World shares mixed as markets mull latest Fed statement

World stocks shares were mixed Thursday as investors digested the latest statements from the Fed, which plans to raise rates again this year, and the Bank of Japan, which signaled it won’t tighten anytime soon.

KEEPING SCORE: European shares rose in early trading. France’s CAC 40 added 0.4 percent to 5,262.35 and Germany’s DAX climbed 0.2 percent to 12,590.05. Britain’s FTSE 100 edged up 0.1 percent to 7,279.01. Wall Street was poised to open lower. Dow futures slipped 0.1 percent to 22,361.00 and broader S&P 500 futures dipped 0.1 percent to 2,502.90.

FED IN FOCUS: At their latest meeting, Federal Reserve policymakers kept short-term interest rates unchanged but said they still expect one more increase this year and three in 2018, if persistently low inflation rebounds. Since December 2015, the Fed has modestly raised the rate four times. Rates had previously been cut to a record low after the 2008 financial crisis, helping to fuel a multiyear global stock boom. Officials also said they plan to start unwinding the U.S. central bank’s $4.5 trillion balance sheet next month by reducing its bond holdings, which will gradually increase long-term borrowing rates. The plans were mostly in line with economist expectations.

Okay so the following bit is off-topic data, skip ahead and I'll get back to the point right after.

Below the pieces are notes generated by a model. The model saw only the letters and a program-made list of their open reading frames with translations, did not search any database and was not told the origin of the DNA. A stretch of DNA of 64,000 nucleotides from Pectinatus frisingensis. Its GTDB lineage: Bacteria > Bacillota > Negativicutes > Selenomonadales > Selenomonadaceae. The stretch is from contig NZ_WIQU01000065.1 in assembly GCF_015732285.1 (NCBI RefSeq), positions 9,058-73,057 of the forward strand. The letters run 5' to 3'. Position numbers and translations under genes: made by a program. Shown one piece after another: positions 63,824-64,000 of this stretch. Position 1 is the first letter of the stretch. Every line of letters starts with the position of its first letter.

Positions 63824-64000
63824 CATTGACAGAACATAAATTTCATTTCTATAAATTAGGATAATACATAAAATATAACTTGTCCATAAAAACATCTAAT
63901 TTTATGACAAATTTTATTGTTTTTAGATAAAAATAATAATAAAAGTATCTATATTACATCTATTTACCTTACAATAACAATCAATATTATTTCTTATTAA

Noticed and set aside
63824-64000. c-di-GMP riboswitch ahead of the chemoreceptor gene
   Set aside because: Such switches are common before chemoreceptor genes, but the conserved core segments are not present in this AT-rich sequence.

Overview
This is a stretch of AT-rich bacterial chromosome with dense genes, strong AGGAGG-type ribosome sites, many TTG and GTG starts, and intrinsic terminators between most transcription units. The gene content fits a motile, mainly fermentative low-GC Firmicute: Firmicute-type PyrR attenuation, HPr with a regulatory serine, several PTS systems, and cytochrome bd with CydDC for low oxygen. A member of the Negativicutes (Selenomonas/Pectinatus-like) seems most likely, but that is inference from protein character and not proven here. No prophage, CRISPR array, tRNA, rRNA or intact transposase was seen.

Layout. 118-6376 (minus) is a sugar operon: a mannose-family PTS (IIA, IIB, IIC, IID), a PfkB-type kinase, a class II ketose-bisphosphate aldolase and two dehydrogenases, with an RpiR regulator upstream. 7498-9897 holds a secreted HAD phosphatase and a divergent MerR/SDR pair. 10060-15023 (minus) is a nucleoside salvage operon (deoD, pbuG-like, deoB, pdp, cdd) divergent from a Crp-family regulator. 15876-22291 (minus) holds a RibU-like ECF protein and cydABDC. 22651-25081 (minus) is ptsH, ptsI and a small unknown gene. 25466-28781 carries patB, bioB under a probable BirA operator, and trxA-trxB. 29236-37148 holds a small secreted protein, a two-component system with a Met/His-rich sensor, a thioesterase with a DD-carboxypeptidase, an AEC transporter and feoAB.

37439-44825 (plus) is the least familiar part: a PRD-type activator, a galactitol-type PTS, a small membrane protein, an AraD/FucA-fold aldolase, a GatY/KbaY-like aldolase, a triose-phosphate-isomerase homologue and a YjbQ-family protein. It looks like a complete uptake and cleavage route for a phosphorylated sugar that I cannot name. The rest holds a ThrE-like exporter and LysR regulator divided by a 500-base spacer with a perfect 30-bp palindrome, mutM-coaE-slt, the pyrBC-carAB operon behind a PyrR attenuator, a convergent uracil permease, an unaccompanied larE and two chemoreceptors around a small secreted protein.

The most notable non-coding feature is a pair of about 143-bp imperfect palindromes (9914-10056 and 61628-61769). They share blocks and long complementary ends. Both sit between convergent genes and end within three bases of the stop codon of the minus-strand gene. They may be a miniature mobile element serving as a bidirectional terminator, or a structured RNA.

INVESTOR INSIGHT: “The relatively hawkish statement and unchanged interest rates projections for 2017 and 2018 have forced market participants to adjust their expectations for an interest rate hike in December 2017, from a chance of 50 percent to above 70 percent,” said Sayed Hussain, chief market strategist at FXTM.

JAPAN ON HOLD: Officials at Japan’s central bank, meanwhile, made no changes to monetary policy, leaving in place stimulus measures to prop up Asia’s No. 2 economy. The decision, which was widely expected, was approved in an 8-1 vote, with one new board member unexpectedly dissenting, saying the measures weren’t aggressive enough.

ASIA’S DAY: Japan’s benchmark Nikkei 225 added 0.2 percent to close at 20,347.48 as the yen weakened against the dollar, benefiting shares of exporters. But other regional indexes wavered, with South Korea’s Kospi slipping 0.2 percent to 2,406.50. Hong Kong’s Hang Seng index slipped 0.1 percent to 28,110.33 and the Shanghai Composite in mainland China lost 0.2 percent to 3,357.81. Australia’s S&P/ASX 200 fell 0.9 percent to 5,660.40. Taiwan’s benchmark rose and Southeast Asian indexes were mostly lower.

CURRENCIES: The dollar rallied to a nearly two-month high of 112.27 yen from 112.23 yen on Wednesday. The euro rose to $1.1917 from $1.1892.

ENERGY: Oil futures snapped their rally. Benchmark U.S. crude shed 30 cents to $50.39 a barrel in electronic trading on the New York Mercantile Exchange. The contract rose 93 cents, or 1.9 percent, to settle at $50.41 a barrel on Wednesday. Brent crude, used to price international oils, lost 22 cents to $56.07 a barrel in London.

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